While you are practising Vipassana, very gently bring to mind certain the elements of your life you would like to explore. For instance, let’s say you want to explore mental phenomena related to your career To do this, continue meditating on the breath and labelling thoughts and feelings as you usually would. Now very gently bring to mind a mental image of work. You should do this gently enough that you maintain focus without getting distracted. Once you bring up this thought, observe associations that occur in your mind. When you think about your career (or whatever subject you’re thinking of), what other associations come up?  Observing these things will show you the network of thoughts in your mind, and how your mind associates one thought with others. You’ll also notice the types of feelings that your mind associate with work. Whatever topic you bring to mind, observe how your mind reacts. There will be a network of psychological associations that reveal to you how the pieces of your life come together in your mind. You can then change these associations if you like, which will have a profound affect on the way you perceive whatever subject you are thining about.

4: Visualize

Visualizations are simply mental images that we create. People use visualizations for a variety of reasons, but what they all have in common is the connection between the mind and body. This is because our minds have trouble telling the difference between remembering and imagining. [1]

That simple fact allows visualizations to have powerful effects on our day to day lives. And indeed, science proves that visualizations can be highly effective.

You can use it as a tool to achieve your goals, become more spiritual or creative, and even learn faster! To do this, you’ll simply need to reach a meditative state via the methods we looks at above, and begin to envision yourself attaining your goal.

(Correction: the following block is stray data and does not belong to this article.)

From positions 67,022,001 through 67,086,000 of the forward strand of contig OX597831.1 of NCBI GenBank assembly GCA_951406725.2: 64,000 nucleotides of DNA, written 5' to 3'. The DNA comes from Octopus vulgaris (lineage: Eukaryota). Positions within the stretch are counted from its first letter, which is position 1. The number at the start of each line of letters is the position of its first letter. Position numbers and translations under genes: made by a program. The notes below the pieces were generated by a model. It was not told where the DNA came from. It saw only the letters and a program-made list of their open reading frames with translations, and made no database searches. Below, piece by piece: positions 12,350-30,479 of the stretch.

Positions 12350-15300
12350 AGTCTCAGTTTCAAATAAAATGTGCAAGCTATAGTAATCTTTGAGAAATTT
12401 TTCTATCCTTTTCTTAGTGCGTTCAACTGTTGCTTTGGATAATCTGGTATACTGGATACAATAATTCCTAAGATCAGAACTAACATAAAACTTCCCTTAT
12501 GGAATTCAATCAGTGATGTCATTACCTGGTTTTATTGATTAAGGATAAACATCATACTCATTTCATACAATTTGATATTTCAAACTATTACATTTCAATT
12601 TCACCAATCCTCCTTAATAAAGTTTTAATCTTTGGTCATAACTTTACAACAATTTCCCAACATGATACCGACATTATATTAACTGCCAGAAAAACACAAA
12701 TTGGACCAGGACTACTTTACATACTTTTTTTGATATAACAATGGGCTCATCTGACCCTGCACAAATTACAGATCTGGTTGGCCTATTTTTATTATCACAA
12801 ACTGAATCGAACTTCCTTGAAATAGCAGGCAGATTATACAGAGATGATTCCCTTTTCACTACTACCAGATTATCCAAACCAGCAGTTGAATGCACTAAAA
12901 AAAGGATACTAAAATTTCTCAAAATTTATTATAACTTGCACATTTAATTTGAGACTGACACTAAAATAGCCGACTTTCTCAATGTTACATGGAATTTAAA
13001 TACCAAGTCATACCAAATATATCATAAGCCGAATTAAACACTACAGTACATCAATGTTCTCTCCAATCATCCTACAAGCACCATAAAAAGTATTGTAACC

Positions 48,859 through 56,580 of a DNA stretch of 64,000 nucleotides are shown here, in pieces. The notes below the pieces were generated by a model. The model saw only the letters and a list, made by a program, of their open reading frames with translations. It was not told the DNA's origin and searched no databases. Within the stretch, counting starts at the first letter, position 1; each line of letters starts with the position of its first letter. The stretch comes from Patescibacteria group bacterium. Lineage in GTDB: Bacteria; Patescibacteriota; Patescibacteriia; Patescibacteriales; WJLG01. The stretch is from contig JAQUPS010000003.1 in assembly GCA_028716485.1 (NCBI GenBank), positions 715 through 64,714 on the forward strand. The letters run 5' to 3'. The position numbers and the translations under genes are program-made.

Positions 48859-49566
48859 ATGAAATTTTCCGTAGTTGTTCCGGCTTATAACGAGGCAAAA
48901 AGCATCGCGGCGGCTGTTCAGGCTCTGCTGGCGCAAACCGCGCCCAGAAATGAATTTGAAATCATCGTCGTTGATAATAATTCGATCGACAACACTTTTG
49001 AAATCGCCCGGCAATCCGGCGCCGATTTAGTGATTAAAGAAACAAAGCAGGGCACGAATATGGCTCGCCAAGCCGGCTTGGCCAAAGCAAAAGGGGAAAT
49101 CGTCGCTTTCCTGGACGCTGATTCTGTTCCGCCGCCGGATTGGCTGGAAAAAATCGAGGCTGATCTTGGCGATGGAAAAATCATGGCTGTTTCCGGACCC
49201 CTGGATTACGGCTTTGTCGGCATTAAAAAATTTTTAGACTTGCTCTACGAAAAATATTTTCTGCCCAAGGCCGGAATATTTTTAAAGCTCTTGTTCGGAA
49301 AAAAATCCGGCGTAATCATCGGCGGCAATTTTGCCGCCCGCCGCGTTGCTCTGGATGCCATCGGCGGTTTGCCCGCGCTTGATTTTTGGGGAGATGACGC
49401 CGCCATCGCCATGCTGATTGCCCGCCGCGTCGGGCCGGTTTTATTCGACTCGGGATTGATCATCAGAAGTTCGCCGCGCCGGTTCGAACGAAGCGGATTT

If you are a career-driven person, you may want to visualize yourself working at your dream job, meeting influential figures, or signing that big contract. Maybe you’re an athlete: visualize yourself playing well against your opponents, making plays, and winning the match. If you’re seeking answers spiritually, you could visualize a scenario that may bring answers out of you or envision a trusted guru and speak with them. The possibilities are endless!

If any of this seems silly or ineffective to you, please understand, you’re not alone.

I once believed that visualization was pointless as well, until I realized it wasn’t just about one’s belief in it. Studies from the National Library of Medicine and other sources have proven the effects of visualizations.

If you’d like to read about the science behind visualization and how it can make us more productive, you can learn more by clicking the previous links.

5: Chakra Meditation

Chakra meditation is one of the top 10 meditations used in yoga. 

Yoga has been practiced for thousands of years by many cultures.

One thing that people have seemed to have forgotten, though, is that Yoga isn’t just about the physical body. Along with the health benefits of yoga, are the techniques that allow you to explore the causal relationship between the mind, body, and spirit.

Chakras are centers of energy, found in our spiritual bodies. To some, they are more of a concept and tool used for spiritual growth. Chakra meditations allow you to analyze your spiritual health, better yourself morally, and explore your mind. Either way you choose
to look at chakras, there is something to be learned from the experience.

Explore your mind by examining each of your chakras with meditation.

Each chakra is in a specific location and corresponds with specific aspects of life. When we feel like these aspects of life are in order, the corresponding chakra is a clean, bright, vibrant color. When these aspects of life are out of order, we may see the chakra as dirty, dull, and lacking energy.

By meditating on each chakra, you can identify which parts of your life are in a negative condition – then improve your life. Essentially, they are like the organs of your
spiritual body. And chakra meditations allow you to examine them so you can maintain your mental and spiritual health.

And that is how to explore your mind with meditation. While you’re at it, you might like to challenge your own mind by asking yourself some hard-hitting self reflection questions.

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Written by Paul Harrison

Paul Harrison is a qualified meditation teacher and writer with more than 15 years experience in meditation and mindfulness. He studied meditation in Oxford, UK, and Hamilton Ontario Canada, and earned his degree at Staffordshire University. Paul has helped thousands of people to discover their true potential through mindfulness, yoga and meditation.